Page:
SailNet Community - View Single Post - How did your Pacific Seacraft do when the going got rough?
View Single Post
  #12  
Old 06-27-2011
johnbanfield johnbanfield is offline
Member
 
Join Date: Apr 2008
Location: Sydney, Australia
Posts: 55
Thanks: 2
Thanked 0 Times in 0 Posts
Rep Power: 7
johnbanfield is on a distinguished road
Hi,
We got caught out in 30- 40+ against the east Australian current recently, in our 37 sloop. It was coastal but we had 4-5 m short seas. To remain out of the worst of the current we had to steer about 150 off. The experience has left us wondering if we have the right boat.
What we experienced:
She surfs easily to around 7-8 kn. If you hand steer you can keep her straight easily. If you don't she occasionally pings off to windward with the monitor. We ended up on beam ends, then, if a breaking crest hit.
She is quite a rolly, tender, boat, though with a sweet soft feel through the water.
For sail we ended up with a scrap of roller genoa poled out, then bare poles. By the time we saw we needed to put up the storm jib it was too late.
I ended up partially hand-steering for about 12 hours straight. Water in the cockpit about every 30 mins kept me wet and very cold.

The result:
Our pole and furler both ended up damaged. Hull deck join leaked. Splashguards got torn by waves breaking over stern.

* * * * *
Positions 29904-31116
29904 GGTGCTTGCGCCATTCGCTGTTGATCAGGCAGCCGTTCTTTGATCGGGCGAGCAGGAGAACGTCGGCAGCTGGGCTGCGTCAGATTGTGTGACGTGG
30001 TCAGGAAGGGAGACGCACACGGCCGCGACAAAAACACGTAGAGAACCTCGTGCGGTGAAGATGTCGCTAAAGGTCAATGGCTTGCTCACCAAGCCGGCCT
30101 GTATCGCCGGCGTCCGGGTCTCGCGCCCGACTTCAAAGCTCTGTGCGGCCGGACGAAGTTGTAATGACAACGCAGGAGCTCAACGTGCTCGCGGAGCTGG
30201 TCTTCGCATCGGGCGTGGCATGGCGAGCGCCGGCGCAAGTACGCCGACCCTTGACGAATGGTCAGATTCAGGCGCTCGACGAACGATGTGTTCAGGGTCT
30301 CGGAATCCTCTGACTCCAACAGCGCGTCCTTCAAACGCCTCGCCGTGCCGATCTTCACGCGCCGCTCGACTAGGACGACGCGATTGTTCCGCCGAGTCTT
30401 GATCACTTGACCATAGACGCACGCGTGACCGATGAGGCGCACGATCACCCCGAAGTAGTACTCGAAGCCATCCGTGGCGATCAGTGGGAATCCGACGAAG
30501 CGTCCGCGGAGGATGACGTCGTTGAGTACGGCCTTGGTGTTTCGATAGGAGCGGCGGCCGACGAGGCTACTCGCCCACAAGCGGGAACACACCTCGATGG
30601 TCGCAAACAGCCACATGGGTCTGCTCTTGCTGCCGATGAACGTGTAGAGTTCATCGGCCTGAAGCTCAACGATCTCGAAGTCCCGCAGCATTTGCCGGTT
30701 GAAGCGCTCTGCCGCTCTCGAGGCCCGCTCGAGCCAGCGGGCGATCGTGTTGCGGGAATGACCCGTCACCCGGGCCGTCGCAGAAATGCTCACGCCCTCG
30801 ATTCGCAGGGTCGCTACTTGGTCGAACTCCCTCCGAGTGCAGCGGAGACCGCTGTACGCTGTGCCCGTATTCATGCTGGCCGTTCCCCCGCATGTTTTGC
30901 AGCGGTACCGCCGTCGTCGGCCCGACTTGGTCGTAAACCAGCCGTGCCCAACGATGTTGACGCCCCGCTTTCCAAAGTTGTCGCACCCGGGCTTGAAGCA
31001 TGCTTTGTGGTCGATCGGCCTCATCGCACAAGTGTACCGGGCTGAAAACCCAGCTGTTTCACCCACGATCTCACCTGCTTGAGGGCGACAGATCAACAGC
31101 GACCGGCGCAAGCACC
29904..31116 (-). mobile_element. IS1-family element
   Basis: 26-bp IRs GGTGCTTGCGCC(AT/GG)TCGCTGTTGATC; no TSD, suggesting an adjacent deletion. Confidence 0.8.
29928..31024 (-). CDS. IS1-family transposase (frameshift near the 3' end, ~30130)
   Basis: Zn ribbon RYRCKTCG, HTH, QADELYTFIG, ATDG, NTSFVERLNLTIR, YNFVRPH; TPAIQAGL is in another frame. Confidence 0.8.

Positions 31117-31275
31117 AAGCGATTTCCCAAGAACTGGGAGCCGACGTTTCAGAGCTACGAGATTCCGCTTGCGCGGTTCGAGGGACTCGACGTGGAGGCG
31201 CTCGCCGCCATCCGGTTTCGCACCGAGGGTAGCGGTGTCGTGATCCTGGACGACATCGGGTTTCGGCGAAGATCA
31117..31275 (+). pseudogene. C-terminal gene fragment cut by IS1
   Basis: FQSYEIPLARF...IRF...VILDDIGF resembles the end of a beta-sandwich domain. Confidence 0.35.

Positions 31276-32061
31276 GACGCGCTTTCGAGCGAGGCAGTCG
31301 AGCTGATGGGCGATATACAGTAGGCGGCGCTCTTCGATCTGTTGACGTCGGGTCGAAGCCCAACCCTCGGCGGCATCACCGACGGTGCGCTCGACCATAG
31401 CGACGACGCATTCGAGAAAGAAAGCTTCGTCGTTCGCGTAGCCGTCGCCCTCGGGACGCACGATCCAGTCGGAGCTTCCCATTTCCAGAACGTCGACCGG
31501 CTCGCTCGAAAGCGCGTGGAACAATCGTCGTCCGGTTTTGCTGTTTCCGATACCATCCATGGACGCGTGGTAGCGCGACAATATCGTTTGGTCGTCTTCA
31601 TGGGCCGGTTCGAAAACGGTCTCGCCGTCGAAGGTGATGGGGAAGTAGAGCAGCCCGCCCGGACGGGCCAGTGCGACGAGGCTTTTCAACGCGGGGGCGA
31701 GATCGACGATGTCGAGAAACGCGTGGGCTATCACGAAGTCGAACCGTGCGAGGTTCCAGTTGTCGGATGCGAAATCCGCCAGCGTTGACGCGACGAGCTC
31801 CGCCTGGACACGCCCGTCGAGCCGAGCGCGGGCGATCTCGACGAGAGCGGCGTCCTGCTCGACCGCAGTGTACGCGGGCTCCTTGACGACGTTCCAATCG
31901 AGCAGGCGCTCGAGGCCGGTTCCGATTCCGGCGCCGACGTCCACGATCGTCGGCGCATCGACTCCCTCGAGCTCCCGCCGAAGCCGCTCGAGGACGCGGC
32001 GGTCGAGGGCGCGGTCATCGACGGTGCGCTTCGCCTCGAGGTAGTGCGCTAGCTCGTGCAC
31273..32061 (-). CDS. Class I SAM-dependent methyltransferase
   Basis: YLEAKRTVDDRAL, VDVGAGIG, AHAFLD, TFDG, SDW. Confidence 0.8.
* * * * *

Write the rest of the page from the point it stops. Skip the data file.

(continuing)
Wife was thrown onto the stove and galley portlight. She will not do any more long offshore passages in this yacht, not from safety factors but comfort. She wants a less tender, stiffer boat with a dry/ protected steering position, or to give it all up.

My decision is to add a staysail, make the cockpit drier with a deeper hard dodger with more weather protection, fix all the leaks, maybe turn the standup nav station around to make a better seat for watch keeping, and try heaving to sooner. From there we will play it by ear. We came off an allied seawind 32 and to be honest while slow she was better in very rough conditions. We took her from FL to Australia.

We do love this boat but I wonder if the 40 would have been better for us. We no longer consider going anywhere when we might get 30 knots. This might change as we learn the boat better, but right now I think we will end up finishing our circumnav in a 43 footer. Our friends in their Roberts 44 never got wet once. In the interim we will not complete our trip around Australia, but will turn it into a coastal hopping trip up and down the east coast.

Last edited by johnbanfield; 06-27-2011 at 07:46 PM.
Reply With Quote Share with Facebook